2. There are two different kinds of metallics that give you two different looks. The twisted Kreinik thread is constructed with metallized polyester twisted with either nylon or a polyester fiber. Since what you see is not all metallic, it is possible to create various dimensional effects with high and low areas, creating loft depending upon which threads and which stitches are used. The traditional metallic threads are called gimps and they are constructed by wrapping metallic polyester around a core of nylon, thus adding to its strength. This product reflects light differently from the twisted thread; it is a bolder look, giving a more distinct outline for the design. Blending the twisted and wrapped metallics into a design enables you to play with light and gives your project or product exciting proportions that, for the professional, can also add value.

3. The wrapped threads have two categories: polyester with a laminate of aluminum, and rice paper backed with silver. Both types are very vibrant, and I am proud that the Kreinik selection often wows customers with the large number of color choices (not just the traditional gold, silver, red, green and black). The rice paper backed gimp is also very strong, can run at 1200 rpm, and is laminated with silver then twisted around a nylon core. It gives a very lush, very rich real-metal look, radiating a truly beautiful patina that is quite inspiring.

4. All of these Kreinik machine embroidery threads are washable and dry cleanable, can be ironed or placed in a hot-fix press without damage. Ultimately, the Kreinik machine embroidery and sewing threads are perfect for the design and production environment. All are available in 1000-meter cones (5000-meter cones are special order) in more 30 metallic colors. Look for new 2011 colors in the traditional array of wrapped threads, but with a sophisticated antique flair.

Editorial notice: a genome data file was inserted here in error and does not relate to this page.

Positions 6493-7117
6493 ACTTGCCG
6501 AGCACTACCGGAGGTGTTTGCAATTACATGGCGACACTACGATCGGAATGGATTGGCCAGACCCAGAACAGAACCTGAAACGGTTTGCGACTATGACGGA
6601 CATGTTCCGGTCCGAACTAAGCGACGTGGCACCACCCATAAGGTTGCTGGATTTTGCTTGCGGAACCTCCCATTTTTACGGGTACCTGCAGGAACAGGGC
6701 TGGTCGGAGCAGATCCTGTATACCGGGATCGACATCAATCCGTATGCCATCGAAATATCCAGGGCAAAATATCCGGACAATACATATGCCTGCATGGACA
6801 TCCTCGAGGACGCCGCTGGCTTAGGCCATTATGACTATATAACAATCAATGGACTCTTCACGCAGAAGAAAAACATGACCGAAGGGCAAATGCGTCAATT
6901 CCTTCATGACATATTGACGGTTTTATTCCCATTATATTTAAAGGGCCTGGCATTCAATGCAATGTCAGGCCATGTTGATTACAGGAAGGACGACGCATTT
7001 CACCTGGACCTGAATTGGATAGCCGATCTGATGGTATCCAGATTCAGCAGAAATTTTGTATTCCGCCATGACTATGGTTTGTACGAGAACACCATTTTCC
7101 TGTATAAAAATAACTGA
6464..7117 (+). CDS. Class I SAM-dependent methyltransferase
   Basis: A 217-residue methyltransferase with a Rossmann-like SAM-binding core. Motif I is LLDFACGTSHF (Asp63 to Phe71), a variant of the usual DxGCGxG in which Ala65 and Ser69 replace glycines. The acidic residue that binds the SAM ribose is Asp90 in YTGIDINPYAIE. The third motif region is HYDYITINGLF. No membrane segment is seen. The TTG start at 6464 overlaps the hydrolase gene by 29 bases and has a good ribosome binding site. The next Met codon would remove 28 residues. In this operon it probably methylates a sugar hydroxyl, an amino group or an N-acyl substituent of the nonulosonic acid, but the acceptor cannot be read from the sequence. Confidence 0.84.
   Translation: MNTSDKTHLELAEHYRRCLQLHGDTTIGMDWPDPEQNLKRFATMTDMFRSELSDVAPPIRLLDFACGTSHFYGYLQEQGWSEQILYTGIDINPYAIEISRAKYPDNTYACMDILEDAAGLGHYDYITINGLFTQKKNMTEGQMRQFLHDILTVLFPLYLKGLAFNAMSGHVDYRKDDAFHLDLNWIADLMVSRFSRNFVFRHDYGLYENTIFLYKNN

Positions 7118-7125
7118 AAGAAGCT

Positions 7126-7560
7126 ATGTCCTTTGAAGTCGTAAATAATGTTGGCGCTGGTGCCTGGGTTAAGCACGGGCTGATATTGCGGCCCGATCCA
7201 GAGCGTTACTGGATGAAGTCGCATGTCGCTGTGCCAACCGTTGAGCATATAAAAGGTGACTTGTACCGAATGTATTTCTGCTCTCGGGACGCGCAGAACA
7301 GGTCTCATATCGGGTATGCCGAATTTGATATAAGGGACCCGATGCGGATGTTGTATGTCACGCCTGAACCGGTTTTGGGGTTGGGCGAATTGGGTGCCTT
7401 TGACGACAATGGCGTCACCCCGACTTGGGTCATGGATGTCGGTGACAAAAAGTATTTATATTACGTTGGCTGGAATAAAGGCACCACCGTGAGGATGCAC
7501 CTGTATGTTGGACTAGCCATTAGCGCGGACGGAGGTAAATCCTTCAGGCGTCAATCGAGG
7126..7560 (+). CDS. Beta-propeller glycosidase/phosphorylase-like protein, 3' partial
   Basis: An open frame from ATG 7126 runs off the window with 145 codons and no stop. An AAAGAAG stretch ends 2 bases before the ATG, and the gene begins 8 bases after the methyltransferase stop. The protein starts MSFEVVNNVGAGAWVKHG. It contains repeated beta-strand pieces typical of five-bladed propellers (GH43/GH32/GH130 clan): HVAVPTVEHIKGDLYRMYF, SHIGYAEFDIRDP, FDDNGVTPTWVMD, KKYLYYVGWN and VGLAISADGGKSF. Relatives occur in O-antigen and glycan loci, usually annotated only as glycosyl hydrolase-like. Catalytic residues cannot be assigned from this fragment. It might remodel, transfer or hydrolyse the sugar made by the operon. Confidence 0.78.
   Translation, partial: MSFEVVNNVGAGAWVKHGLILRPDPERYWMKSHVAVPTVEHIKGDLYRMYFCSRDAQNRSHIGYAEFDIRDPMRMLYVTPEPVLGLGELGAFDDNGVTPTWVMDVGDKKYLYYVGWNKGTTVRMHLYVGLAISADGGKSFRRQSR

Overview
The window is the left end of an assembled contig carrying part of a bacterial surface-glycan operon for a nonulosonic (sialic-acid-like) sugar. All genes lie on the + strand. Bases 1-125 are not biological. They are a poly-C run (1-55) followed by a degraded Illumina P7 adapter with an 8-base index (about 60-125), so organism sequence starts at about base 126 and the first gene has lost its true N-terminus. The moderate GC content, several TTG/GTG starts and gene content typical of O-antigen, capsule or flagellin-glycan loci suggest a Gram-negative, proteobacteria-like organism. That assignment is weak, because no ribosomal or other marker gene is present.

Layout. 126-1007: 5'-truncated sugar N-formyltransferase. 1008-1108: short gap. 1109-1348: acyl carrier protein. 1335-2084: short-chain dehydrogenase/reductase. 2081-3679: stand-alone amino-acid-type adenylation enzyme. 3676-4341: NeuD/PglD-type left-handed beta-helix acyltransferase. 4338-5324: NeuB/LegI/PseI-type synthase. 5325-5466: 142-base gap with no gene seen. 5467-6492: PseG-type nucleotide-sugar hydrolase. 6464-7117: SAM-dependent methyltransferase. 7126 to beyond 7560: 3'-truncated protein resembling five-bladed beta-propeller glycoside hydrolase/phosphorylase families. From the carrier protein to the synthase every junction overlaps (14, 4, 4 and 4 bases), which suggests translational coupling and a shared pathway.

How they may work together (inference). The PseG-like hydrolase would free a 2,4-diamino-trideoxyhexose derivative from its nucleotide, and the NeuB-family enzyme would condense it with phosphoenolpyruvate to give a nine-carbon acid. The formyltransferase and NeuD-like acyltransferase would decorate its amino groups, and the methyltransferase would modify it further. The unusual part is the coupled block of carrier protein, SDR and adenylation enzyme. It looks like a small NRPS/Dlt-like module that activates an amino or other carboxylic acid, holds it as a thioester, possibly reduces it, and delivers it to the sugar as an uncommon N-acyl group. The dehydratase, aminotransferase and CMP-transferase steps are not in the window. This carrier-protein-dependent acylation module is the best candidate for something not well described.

By Doug Kreinik

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Easter Grass

Valentine's Day is in the rear-view mirror and Easter is coming up...a little later this year on April 24, 2011. One of our newest products is called Easter Grass. Just imagine a basket of Easter grass in one continuous strand and then wound on a spool. That's Kreinik's Easter Grass. Just think how much fun it will add to Easter-themed designs.

The thread is 1/8" wide and has an iridescent, mother-of-pearl look that shows a spectrum of colors depending on your viewing angle. This makes it versatile for many applications, besides Easter themes. Imagine laying a strand of Easter Grass on the surface of your fabric or canvas, then making decorative couching stitches such as Herringbone or Ladder Stitch on top with a gold, silver, or other color of Kreinik Metallic Cord - the look will be stunning.

Kreinik Easter Grass can be playful and fun, realistic in mimicking natural elements, or subtle and classy, all depending on your design and how you use it in your needlework and crafts. It can be used in needlework, crochet/knitting (as a carry-along thread), machine embroidery (couch it), jewelry, paper crafts, and more.

What can you do with Easter Grass? Use the iridescence to your advantage in Longstitch, background, and specialty stitches. For instance, use it to mimic...

  • Easter Grass for an Easter project (sorry, that was too easy)
  • Sea Shells
  • Butterfly Wings
  • Windows
  • Bubbles
  • Hummingbirds
  • Insect Wings
  • Shimmering water
  • Iridescent clouds
  • Jewelry
Got any other ideas to share? Post your ideas and comments here, and look for Kreinik's new Easter Grass in needlework stores near you.